Donizetti’s L’Elisir d’Amore
Summer HD Festival
(Summer HD Festival Web Page)
(Met Opera Website)
Outdoors at the
Metropolitan Opera House
Anna Netrebko as Adina
Matthew Polenzani as Nemorino
Mariusz Kwiecien as Belcore
Ambrogio Maestri as Doctor Dulcamara
Conductor, Maurizio Benini
Composer: Gaetano Donizetti
Libretto: Felice Romani
Production: Bartlett Sher
Set Designer: Michael Yeargan
Costume Designer: Catherine Zuber
Lighting Designer: Jennifer Tipton
Live in HD Director: Gary Halvorson
Music Producer: Jay David Saks
Dr. Roberta E. Zlokower
August 29, 2014
L’Elisir d’Amore (1832)
Original Recorded Production, October 13, 2012
(Read the Synopsis of L’Elisir d’Amore).
I had never seen, before tonight, the original 1800’s version of L’Elisir d’Amore, set in an Italian farm (I had only seen the now-defunct City Opera’s version set in a 50’s diner). Bartlett Sher’s 2012 production was so exquisite on tonight’s film, at the Met’s Summer HD Festival, I cannot wait to see it again live, but only with Matthew Polenzani as Nemorino, whose “Una Furtiva Lagrima” practically brought the thousands of outdoor fans to their feet. In fact, an endless police motorcade drove by Lincoln Center, just as his aria began, and nobody made a sound or looked backward. All eyes were on the screen, and the packed audience applauded loudly, during the recorded show-stopping applause. Mr. Polenzani is an artist to follow, with his nuanced facial gestures and dramatic persona. As Nemorino, he pursues his beloved farm proprietor, Adina (Anna Netrebko), trying to win her love, in spite of his poverty and lack of social standing. Mr. Polenzani leaped about, like the ballet artists, who dance on the very same Met Opera stage in spring. Yet, when he won over his object of desire, Adina, his romantic embrace and impulsive kisses generated sparks of fire, beyond the screen. His larger than life tenor was evocative of Pavarotti, yet he’s boyish in demeanor, with youthful fervor and appeal. His soft vocals, even in this show-stopping aria, amidst fields of golden wheat in the moonlight, following the poignant harp-bassoon introduction, were astounding in both surreal quietude and trembling, bravura magnitude.
Anna Netrebko, as Adina, with her black top hat, red skirt, wide, brown leather belt, and billowy white blouse (thanks to Catherine Zuber, costume designer), sang with fullness, eager lust, and soaring soprano tonality. Adina is torn between Nemorino and Sergeant Belcore, who’s imminently back to War. Mariusz Kwiecien, baritone, is Belcore, equally nuanced in theatrics, although not at all adorable like Nemorino, but rather more stately and formidable. Yet, he’s a comic wit, a womanizer, and equally obsessed with Adina. His hand, mouth, and facial gestures exude colorful vaudevillian affect, but there’s also chemistry with Ms. Netrebko that fires the stage. Mr. Kwiecien’s baritone resounds with strength and eloquence. Toward the end of the opera, Belcore is a good sport, and switches gears to gain Adina’s friend, Giannetta.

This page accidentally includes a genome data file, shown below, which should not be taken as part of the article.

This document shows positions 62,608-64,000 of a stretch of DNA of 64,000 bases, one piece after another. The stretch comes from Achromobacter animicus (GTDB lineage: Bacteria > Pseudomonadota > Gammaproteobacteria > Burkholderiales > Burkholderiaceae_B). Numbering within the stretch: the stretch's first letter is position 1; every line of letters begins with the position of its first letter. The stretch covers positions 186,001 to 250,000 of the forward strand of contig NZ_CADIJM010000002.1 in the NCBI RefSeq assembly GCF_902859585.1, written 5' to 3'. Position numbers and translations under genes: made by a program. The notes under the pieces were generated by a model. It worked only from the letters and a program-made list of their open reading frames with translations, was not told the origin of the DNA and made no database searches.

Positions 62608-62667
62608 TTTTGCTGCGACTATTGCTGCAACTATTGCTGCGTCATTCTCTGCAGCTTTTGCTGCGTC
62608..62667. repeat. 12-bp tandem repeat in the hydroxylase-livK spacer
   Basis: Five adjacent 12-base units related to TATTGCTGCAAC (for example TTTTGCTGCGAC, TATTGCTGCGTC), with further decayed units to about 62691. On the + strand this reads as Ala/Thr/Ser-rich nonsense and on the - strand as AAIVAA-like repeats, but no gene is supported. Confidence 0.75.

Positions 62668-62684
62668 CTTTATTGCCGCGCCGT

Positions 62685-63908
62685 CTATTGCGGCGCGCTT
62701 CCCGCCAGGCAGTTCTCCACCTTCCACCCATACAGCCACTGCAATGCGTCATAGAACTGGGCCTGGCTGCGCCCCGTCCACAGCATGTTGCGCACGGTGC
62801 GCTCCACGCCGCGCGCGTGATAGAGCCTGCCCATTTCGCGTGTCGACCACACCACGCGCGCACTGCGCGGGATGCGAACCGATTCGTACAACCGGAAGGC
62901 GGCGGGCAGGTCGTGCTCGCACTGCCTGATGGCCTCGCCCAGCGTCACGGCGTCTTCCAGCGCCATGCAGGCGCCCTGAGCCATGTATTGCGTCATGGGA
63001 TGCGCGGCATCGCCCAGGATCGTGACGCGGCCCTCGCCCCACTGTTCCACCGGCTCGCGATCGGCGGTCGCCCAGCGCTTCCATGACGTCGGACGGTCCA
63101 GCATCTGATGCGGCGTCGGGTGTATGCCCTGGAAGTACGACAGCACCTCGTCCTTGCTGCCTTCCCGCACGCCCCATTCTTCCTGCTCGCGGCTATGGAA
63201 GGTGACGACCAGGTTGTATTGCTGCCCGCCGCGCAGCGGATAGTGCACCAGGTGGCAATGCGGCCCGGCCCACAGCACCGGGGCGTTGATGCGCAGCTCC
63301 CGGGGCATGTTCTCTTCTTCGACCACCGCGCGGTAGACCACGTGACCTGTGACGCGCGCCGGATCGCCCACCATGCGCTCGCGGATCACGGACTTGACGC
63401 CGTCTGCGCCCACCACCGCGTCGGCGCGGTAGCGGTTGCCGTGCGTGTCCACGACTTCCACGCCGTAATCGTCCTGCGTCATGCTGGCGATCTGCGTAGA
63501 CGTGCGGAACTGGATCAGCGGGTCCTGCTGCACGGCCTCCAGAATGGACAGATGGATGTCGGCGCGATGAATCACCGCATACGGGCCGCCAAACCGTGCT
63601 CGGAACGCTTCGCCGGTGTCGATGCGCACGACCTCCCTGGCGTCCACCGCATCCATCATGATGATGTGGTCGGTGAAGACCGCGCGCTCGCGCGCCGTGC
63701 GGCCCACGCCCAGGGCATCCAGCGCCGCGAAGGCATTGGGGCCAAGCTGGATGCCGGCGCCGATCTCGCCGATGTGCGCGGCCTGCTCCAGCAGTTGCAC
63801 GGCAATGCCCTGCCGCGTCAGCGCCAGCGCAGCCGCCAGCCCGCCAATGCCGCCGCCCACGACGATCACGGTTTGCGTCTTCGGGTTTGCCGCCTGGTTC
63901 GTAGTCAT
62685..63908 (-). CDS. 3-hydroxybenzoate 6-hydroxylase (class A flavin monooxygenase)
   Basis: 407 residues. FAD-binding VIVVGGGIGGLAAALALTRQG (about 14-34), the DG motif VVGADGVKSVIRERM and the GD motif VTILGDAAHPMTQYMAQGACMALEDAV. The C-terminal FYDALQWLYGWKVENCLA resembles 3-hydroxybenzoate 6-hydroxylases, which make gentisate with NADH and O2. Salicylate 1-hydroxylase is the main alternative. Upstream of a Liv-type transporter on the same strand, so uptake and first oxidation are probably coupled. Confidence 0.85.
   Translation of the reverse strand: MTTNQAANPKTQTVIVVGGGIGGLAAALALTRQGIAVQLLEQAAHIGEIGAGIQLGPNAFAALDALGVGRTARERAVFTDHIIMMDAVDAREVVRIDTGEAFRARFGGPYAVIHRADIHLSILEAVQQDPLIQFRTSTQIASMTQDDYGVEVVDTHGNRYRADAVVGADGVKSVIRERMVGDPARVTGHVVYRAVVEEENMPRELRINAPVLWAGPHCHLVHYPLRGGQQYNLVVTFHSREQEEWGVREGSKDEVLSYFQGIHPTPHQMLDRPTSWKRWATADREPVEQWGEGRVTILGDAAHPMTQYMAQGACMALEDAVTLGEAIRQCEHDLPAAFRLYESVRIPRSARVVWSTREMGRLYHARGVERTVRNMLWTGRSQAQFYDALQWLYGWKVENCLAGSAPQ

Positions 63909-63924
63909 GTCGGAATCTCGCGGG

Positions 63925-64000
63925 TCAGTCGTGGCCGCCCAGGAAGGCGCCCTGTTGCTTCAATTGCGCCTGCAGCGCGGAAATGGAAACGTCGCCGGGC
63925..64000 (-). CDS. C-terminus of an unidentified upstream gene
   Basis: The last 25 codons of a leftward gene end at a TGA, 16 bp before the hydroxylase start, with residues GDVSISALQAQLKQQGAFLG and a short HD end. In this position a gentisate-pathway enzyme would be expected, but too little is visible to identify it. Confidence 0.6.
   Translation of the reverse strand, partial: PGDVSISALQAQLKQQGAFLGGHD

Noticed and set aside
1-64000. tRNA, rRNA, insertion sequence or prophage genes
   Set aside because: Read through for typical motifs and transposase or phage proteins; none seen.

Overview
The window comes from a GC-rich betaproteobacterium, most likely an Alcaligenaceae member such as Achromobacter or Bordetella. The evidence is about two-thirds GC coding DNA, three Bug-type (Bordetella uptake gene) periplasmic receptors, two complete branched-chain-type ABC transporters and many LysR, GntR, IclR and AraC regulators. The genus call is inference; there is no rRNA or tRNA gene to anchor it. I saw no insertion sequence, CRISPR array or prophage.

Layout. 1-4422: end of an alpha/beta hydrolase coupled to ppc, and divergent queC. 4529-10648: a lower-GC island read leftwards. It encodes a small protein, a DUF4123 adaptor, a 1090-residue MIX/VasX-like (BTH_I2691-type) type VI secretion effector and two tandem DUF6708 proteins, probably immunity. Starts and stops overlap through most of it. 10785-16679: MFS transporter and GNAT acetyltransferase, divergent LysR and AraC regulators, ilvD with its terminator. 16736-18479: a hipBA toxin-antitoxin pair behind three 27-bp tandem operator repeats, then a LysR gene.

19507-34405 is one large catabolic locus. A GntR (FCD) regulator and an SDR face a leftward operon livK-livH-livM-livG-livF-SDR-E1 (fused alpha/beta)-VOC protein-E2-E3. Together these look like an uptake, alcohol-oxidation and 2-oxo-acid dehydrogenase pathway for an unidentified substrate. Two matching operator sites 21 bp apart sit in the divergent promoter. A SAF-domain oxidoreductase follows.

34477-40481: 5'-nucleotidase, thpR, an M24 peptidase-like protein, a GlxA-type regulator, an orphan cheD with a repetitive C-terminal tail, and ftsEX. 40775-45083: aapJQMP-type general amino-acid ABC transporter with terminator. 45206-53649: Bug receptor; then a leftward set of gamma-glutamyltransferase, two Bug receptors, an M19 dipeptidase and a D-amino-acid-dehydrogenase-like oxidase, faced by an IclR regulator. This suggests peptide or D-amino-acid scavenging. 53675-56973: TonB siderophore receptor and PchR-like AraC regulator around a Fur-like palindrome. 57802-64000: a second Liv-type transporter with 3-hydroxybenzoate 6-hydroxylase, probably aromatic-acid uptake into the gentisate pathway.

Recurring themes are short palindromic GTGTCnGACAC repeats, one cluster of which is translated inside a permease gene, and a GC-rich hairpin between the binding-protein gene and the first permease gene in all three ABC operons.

The man with the elixir of love, Doctor Dulcamara, who arrives onstage in a giant carriage, fit for Cinderella, is performed by Ambrogio Maestri, a bass, with largesse of physique and tone. His patter, sung with and over the chorus, was clear and perfectly memorized, so rapid and pulsating. He promises Nemorino an elixir to make Adina fall in love with him, along with all the women in town, and that elixir, an inexpensive Bordeaux, makes him giddy, wild, and wanton. But, back to Mr. Maestri, he’s filled with persona and comic theatrics. The audience laughed wholeheartedly throughout the filmed opera. Bartlett Sher’s production includes Michael Yeargan’s piazza, carriage, and wheat fields, as well as Catherine Zuber’s retro and rustic costumes. Jennifer Tipton’s lighting, as always, shifts with the scene, so that Nemorino’s “Una Furtiva Lagrima” is set amidst shimmering, evening glow. The Chorus sang with impressive luminosity, while Maurizio Benini conducted both Chorus and soloists to keep a brisk, emotional energy emanating across the two Acts. Kudos to the Met Opera for providing the Summer HD Festival. The live in HD Series continues throughout the year, indoors, in selected movie theaters on specific calendar dates.
Anna Netrebko in Donizetti's "L'Elisir d'Amore"
Courtesy of Met Opera Website